Livres de France
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Who s Who in France
Jacques Lafitte A été écrit sous une forme ou une autre pendant la plus grande partie de sa vie. Vous pouvez trouver autant d'inspiration de Who s Who in France Aussi informatif et amusant. Cliquez sur le bouton TÉLÉCHARGER ou Lire en ligne pour obtenir gratuitement le livre de titre $ gratuitement.
LIVRES HEBDO LIVRES DU MOIS 1 JANVIER 2001
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From Renaissance Monarchy to Absolute Monarchy
Scholars of early modern France have traditionally seen an alliance between the kings and the bourgeoisie, leading to an absolute, centralized monarchy, perhaps as early as the reign of Francis I (1515-47). In From Renaissance Monarchy to Absolute Monarchy, eminent historian J. Russell Major draws on forty-five years of research to dispute this view, offering both a masterful synthesis of existing scholarship and new information concerning the role of the nobility in these changes. Renaissance monarchs, Major contends, had neither the army nor the bureaucracy to create an absolute monarchy; they were strong only if they won the support of the nobility and other vocal elements of the population. At first they enjoyed this support, but the Wars of Religion revealed their inherent weakness. Major describes the struggle between such statesmen as Bellièvre, Sully, Marillac, and Richelieu to impose their concept of reform and includes an account of how Louis XIV created an absolute monarchy by catering to the interests of the nobility and other provincial leaders. It was this "carrot" approach, accompanied by the threat of the "stick," that undergirded his absolutism. Major concludes that the rise of absolutism was not accompanied, as has often been asserted, by the decline of the nobility. Rather, nobles were able to adapt to changing conditions that included the decline of feudalism, the invention of gunpowder, and inflation. In doing so, they remained the dominant class, whose support kings found it necessary to seek.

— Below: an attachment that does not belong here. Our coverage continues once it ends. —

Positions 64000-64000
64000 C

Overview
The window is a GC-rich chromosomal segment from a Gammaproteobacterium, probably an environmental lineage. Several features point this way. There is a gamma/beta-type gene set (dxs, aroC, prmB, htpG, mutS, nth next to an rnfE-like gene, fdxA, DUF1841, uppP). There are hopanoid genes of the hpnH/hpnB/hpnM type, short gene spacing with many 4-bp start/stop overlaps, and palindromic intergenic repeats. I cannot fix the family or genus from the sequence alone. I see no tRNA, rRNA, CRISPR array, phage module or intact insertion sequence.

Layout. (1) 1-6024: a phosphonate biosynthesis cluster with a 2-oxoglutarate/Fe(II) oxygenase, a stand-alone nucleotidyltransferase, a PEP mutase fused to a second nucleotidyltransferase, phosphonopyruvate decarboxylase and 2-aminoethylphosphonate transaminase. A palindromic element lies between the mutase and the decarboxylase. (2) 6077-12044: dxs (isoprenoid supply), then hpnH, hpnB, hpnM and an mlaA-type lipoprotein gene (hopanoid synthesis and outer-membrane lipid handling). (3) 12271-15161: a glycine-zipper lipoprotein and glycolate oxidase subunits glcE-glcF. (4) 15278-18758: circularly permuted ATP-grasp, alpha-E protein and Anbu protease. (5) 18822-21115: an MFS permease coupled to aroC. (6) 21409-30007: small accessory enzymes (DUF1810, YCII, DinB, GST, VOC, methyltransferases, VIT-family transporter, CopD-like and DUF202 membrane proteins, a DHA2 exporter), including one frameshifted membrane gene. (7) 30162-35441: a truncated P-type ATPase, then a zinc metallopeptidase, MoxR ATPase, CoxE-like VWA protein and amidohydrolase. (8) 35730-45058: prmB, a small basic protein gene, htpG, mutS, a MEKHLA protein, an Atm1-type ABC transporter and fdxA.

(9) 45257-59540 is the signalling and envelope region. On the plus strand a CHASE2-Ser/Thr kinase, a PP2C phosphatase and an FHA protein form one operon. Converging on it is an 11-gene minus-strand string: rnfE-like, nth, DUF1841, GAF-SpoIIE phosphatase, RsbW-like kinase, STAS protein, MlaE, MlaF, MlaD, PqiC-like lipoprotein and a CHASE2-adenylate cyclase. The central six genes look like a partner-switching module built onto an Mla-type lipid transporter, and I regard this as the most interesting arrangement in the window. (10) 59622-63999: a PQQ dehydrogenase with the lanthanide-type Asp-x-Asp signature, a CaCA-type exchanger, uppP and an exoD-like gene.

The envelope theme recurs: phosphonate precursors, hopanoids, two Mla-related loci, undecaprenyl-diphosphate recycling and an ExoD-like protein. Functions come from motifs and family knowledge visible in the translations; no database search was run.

The Chronicle of Theophanes
The most important illuminating source that survived from the two centuries termed "the dark ages of Byzantium" is the chronicle of the monk Theophanes (d. 817 or 818). In it Theophanes paints a vivid picture of the Empire's struggle in the seventh and eighth centuries both to withstand foreign invasions and to quell internal religious conflicts. Theophanes's carefully developed chronological scheme was mined extensively by later Byzantine and Western record keepers; his chronicle was used as a source of information as well as a stylistic model. It is the framework upon which all Byzantine chronology for this period must be based. Important topics covered by the Chronicle include: The Empire's struggle to repel explosive Arab expansionism and the Bulgar invasion. The iconoclastic controversy, which caused civil war within Byzantium and led to schism between the churches of Constantinople and Rome. The development of the Byzantine thematic system, the administrative and social structure that would bring the Empire to the height of its power and prosperity. Almost all the sources used by Theophanes have perished, leaving his chronicle as the most important historical literature from this period. Turledove's translation makes available in English this crucial primary text for the study of medieval Byzantine civilization.